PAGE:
The identification of the noise can be done by taking a daily walk around the office or appointing special staffs who can go on regular inspections and observe things. This will surely help in the assessment of noise and the noise source. Steps can hence be taken to avoid the health hazards that can be caused due to noise pollution (Cheer & Elliott., 2015).
The next important step that is to be taken is to check whether the individuals are really at risk. Once the risk factors have been identified, a noise assessment has to be done. There are many factors that need to be taken into account here, like the type of workers, the duration of the shifts, the equipments that are being used in the work, environmental factors.
Measures to control noise pollution
The most effective and the long term solutions for dealing with this problem are to buy those kinds of equipments that are noise free. In other words, the users must take a proper opinion from suppliers and purchase those plants that will not emit noise during their operations (Aslam et al., 2015). The users of those equipments must conduct meetings with the suppliers, in order to gain detailed information about the likely sound emissions that the usage of those implements might cause. The users must make sure to purchase their equipments only from those suppliers who can provide a better noise control system. Only those machineries must be used that has noise control as one of its most important function.
Apart from this, all the tools and implements that are being used should be passed thorough tests in order to check whether it can cause any harm to the users or not. Other preventive measures can also be utilized like using ear plugs, whenever working with machineries of high volume and high frequency (Ferrer et al., 2015). The users must make sure that if they are using any high volume emitting tools, they must always do it in some sound proof enclosures. There can also be the construction of screens so that the sound does not directly hit the ears of the users.
However, administrative control must be ensured by the managers in the heavy industrial plant that has huge noise exposure (Shah et al., 2014). This can be done by providing sufficient breaks to the workers to rest in some quite areas who are exposed to high frequency sound. Shift timing schedules are to be arranged in such a way so that the workers are not over exposed to those heavy noises. There must also be strict prohibitions maintained for the workers to enter in the noise prone areas except those who are specially trained.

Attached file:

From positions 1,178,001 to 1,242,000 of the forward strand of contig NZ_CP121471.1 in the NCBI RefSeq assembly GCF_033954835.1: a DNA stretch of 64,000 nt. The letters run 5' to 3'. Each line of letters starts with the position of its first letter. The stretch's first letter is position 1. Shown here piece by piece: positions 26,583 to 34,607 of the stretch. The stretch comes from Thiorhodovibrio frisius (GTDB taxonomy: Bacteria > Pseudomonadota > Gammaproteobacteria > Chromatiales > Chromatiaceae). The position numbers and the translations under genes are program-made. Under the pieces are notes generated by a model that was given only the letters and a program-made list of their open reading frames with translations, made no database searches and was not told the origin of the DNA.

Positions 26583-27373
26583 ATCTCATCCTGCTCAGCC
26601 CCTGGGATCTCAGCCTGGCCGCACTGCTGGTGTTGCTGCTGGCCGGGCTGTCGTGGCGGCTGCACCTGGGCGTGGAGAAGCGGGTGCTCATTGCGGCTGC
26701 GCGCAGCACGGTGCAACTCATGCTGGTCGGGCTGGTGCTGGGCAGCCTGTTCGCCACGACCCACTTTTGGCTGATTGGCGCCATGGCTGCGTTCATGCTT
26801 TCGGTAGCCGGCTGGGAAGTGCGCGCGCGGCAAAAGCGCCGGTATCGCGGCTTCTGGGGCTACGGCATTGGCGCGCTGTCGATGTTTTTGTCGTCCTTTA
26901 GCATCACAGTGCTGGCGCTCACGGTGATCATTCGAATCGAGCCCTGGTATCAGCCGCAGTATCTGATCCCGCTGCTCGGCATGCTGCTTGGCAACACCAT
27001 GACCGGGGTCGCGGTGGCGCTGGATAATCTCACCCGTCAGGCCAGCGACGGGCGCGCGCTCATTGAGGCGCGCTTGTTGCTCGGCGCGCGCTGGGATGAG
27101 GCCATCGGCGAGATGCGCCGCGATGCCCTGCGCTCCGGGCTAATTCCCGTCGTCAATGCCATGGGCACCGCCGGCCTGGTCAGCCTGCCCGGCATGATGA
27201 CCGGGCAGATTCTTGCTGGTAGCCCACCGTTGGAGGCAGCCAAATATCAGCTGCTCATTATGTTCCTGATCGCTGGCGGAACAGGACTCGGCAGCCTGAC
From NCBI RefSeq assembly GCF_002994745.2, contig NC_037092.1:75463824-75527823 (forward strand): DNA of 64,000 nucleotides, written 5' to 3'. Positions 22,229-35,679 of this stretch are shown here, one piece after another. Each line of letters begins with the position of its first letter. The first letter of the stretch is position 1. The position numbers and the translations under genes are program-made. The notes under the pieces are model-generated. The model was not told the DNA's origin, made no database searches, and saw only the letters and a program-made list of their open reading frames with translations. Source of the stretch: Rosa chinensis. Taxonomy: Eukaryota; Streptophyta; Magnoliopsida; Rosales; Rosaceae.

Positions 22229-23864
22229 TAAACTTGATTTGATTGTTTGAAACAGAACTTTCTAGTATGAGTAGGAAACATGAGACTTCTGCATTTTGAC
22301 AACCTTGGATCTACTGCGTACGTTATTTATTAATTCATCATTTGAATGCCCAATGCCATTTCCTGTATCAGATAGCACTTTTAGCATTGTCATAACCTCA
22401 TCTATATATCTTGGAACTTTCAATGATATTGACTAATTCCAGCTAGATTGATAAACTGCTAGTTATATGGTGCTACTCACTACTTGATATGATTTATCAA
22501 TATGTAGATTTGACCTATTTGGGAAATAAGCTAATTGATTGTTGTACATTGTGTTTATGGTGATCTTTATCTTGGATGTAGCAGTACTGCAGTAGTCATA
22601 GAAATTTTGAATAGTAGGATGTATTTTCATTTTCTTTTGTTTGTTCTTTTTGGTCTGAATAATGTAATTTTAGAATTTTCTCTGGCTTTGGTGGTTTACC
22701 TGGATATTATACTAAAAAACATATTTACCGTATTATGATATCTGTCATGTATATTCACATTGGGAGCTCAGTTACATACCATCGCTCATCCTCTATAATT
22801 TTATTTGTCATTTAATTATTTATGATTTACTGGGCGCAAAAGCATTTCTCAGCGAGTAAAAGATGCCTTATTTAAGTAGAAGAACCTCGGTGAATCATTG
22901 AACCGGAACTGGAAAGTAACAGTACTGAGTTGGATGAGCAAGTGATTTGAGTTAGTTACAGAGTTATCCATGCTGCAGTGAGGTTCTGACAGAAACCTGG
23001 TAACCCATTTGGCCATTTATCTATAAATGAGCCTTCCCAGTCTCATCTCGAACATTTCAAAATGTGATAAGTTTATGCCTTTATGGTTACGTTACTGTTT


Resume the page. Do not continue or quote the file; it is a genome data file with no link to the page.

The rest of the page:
Instances when we are overwhelmed by false positivities and thus ignore the true incidents
Often during any disaster like an explosion in any mining area, there is a huge noise and also a huge pollution. Soon after the damage and the shock are initially under control, people think that the danger is now over and they can again get back to the normal order of doing things. However, they also fail to understand the gravity of the situation and ignore the warning that such disasters might happen again causing even greater damage (Aslam & Raja., 2015).
Hence, in order to strike a balance between this, people must be very alert. They must be able to identify the severity of the disaster. They must also understand that there is the probability of the disaster happening again. So, they must start taking the necessary precautions before hand like using life jackets, wearing ear plugs and using sound proof implements.
Aslam, M. S., & Raja, M. A. Z. (2015). A new adaptive strategy to improve online secondary path modeling in active noise control systems using fractional signal processing approach. Signal Processing, 107, 433-443.
Cheer, J., & Elliott, S. J. (2015). Multichannel control systems for the attenuation of interior road noise in vehicles. Mechanical Systems and Signal Processing, 60, 753-769.g
Ferrer, M., de Diego, M., Piñero, G., & Gonzalez, A. (2015). Active noise control over adaptive distributed networks. Signal Processing, 107, 82-95.
Shah, S. M., Samar, R., Raja, M. A. Z., & Chambers, J. A. (2014). Fractional normalised filtered-error least mean squares algorithm for application in active noise control systems. Electronics Letters, 50(14), 973-975.